While over the years we’ve seen the introduction of ‘adaptive fashion’, where clothes are tailored to be made more accessible to wear, in the form of shirts having magnets instead of buttons, footwear with velcro fastenings rather than laces, or garments that offer access to tubes with zip fastenings, disability-friendly brands are few and far between.
The first instance of adaptive fashion came back in the 50s when designer Helen Cookman worked with Levis to create a pair of jeans with ‘stretch denim and full-length zippers in the side seams that opened from the top or bottom’ and ‘a special inside half belt buttoning on either side to hold the jeans in place when the seat dropped.’
However, since then, we’ve seen only a handful of adaptive brands launched in the years that followed. Tommy Hilfiger Adaptive, The Able Label, and Able 2 Wear are some of the main contenders, but with a higher price point these aren’t always accessible for everyone.
Nike has also introduced the specially created FLYEASE trainers, which have a wrap-around zip strap for ease, while both Asda and M&S have launched ranges to help children who might live with neurological and developmental disorder, such as autism. However, there are still no bricks and mortar stores offering clothing for people of all ages with disabilities in the UK.
Even after fashion giant ASOS – the official formal and ceremony wear supplier to the British Paralympic Association – launched a wheelchair-friendly jumpsuit, designed in partnership with British paralympic athlete and BBC Bristol sports reporter Chloe Ball-Hopkins in 2018 after she urged them to offer adaptive fashion, they haven’t brought out anything new since.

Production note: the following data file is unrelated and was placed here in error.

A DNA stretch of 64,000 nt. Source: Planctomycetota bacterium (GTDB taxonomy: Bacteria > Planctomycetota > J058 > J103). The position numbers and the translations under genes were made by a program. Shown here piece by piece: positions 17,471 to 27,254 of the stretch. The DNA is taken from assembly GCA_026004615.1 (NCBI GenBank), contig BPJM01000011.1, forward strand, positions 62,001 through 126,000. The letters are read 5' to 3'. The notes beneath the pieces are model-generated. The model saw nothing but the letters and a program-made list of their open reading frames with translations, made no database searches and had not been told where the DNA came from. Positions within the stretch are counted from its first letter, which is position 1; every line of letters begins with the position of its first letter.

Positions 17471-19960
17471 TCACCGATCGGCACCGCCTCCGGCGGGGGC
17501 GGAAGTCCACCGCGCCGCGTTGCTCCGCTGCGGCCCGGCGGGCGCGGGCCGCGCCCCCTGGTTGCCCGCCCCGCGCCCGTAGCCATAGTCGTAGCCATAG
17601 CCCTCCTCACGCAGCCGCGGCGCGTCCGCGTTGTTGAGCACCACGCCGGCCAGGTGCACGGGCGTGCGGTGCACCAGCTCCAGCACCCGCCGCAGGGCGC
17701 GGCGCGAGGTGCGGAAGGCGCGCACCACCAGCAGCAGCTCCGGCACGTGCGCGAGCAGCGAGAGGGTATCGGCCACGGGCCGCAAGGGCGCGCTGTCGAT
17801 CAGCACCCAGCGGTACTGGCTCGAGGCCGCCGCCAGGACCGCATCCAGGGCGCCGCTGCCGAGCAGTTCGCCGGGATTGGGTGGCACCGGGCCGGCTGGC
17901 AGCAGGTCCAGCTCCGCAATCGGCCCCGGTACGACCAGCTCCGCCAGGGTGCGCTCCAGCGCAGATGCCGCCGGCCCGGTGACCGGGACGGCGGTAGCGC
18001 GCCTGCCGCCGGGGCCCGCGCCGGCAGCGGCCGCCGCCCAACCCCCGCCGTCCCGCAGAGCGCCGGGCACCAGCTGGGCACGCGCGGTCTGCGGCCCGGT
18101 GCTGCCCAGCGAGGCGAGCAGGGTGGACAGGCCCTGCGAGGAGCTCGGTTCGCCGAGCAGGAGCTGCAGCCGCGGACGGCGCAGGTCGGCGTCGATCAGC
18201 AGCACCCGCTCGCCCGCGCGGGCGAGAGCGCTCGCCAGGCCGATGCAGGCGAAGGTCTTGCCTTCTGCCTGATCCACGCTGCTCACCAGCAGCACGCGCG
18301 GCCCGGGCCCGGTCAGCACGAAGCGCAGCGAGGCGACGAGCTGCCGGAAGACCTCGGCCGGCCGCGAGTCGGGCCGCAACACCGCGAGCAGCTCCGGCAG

When asked why, a spokesperson from ASOS told Metro.co.uk: ‘We know there is is still work to do in this area, and it therefore remains a key focus for us.
‘While we don’t currently have any adaptive fashion on site, one of the most useful strides we have taken is through our ongoing partnership with Paralympics GB, which we’ve been working with since 2015 to supply ceremony and formalwear for the 2016 and 2018 Paralympic Games. The partnership has been instrumental in helping our design and retail teams understand the technicality involved in creating adaptive garments that are more inclusive of physical disabilities.’